Lessons From Colin Powell
There is this friend of mine called Ben Sang who I once teased on Facebook, "Which song did Ben sing?" He must be a talented computer programmer because he successfully pursued a degree in Computer Science at JKUAT where I failed to complete my degree in Electronics & Computer Engineering.
I visited Ben Sang during one of my last days at the university in 2009 in his room where I found him engrossed on something in his personal computer. After exchanging pleasantries in a spirit of brotherhood, I sat beside him to continue reading My American Journey, the endearing and well-written autobiography of Colin Powell - a black American, born of immigrant parents, who rose through the military ranks to become the National Security Advisor under President Ronald Reagan.
As I became hooked to the autobiography, Ben Sang interrupted me to ask, "Now, how will that book help you?" Apparently, he thought computer-programming books were the only meaningful materials to read. But I didn't get discouraged because I continued devouring the 606-page paper-back edition with the zeal of a he-goat on heat.
I could feel myself absorbing Colin Powell's clarity and fluency of thought as I read the book which led me to be the great writer that some people say I am. And I ended up learning a number of valuable lessons from it. Okay, let me tell you what I learnt from book.
First, I learnt that no one ever made it to the top without getting into trouble. That was an encouraging lesson given the way I have messed up on a number of occasions in the last ten years of my life.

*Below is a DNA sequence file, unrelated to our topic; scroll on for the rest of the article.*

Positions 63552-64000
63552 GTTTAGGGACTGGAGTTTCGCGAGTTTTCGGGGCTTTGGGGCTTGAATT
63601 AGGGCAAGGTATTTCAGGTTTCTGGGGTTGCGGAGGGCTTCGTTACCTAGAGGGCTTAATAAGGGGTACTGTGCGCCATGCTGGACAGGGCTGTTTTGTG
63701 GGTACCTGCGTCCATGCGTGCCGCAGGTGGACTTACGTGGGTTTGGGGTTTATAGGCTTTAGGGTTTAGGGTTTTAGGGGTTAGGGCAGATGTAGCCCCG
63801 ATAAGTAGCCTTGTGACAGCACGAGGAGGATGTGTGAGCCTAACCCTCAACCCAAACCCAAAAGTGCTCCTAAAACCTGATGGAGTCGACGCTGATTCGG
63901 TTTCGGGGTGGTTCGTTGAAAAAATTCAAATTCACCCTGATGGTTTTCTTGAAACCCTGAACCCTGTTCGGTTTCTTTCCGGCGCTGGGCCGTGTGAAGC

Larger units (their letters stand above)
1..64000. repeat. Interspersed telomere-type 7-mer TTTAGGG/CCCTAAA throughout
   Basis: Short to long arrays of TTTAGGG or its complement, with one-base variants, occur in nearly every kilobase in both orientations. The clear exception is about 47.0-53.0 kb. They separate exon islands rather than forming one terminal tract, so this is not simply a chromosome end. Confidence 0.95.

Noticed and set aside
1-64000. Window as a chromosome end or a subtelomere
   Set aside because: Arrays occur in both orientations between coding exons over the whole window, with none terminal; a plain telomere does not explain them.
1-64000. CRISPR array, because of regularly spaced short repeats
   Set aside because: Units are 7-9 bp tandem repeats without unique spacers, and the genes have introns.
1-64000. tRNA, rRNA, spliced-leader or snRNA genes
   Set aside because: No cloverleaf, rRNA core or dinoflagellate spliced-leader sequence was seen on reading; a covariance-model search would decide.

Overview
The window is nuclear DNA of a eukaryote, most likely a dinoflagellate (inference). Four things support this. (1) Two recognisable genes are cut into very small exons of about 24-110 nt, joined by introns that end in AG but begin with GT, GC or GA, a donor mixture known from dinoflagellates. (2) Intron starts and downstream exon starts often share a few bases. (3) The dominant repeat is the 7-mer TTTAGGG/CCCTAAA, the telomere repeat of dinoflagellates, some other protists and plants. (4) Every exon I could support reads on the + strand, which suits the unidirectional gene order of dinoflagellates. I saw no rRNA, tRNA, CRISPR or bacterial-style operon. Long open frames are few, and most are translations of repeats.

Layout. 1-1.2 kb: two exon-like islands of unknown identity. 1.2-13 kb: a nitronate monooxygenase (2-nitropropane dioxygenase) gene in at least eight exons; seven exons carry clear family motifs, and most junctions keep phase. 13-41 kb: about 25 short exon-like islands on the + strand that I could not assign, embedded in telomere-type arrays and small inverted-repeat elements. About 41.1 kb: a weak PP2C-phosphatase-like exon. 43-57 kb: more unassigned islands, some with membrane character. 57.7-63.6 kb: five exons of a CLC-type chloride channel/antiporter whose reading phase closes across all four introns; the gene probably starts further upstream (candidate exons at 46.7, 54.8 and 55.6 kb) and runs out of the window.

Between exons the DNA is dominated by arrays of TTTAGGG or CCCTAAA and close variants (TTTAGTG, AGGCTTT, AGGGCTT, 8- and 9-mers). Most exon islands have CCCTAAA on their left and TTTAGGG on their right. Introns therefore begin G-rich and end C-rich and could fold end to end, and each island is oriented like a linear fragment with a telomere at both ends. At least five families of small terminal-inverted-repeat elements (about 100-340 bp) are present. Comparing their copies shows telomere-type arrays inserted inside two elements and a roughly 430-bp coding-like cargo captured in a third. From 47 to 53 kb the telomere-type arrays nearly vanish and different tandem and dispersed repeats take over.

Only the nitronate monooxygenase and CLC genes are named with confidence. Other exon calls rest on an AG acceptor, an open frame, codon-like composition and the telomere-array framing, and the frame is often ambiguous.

Secondly, I learnt to never be buffaloed by experts; I should be ready to challenge them in their own backyard. That's a lesson I have strived to apply in my life.
Thirdly, I was touched by Colin Powell's description of great leaders in his reference to President Ronald Reagan with whom he worked on ending the Cold War that would have potentially led to a nuclear holocaust. He wrote, "Great leaders are almost always great simplifiers who cut through arguments, debates and doubts to offer a solution everybody can understand."
Perhaps the best lessons I gleaned from Colin Powell were his rules that he hid at the end of the autobiography. So if I had gotten discouraged by Ben Sang from reading the book, I would have missed the gems of wisdom which were pertinent to a young man like me who was contemplating his future. The rules of Colin Powell were, or rather are:
- It ain't as bad as you think. It will look better in the morning.
- Get mad, then get over it.
- Avoid having your ego so close to your position that when your position falls, your ego goes with it.
- It can be done!
- Be careful what you choose. You may get it.
- Don't let adverse facts stand in the way of a good decision.
- You can't make someone else's choices. You shouldn't let someone else make yours.
- Check small things.
- Share credit.
- Remain calm. Be kind.
- Have a vision. Be demanding.
- Don't take counsel of your fears and naysayers.
- Perpetual optimism is a force multiplier.
If you've enjoyed this story of mine on lessons from Colin Powell, you might also enjoy another one I wrote on "Lessons from Ronald Reagan". Just click on that link in blue to dive straight into the story.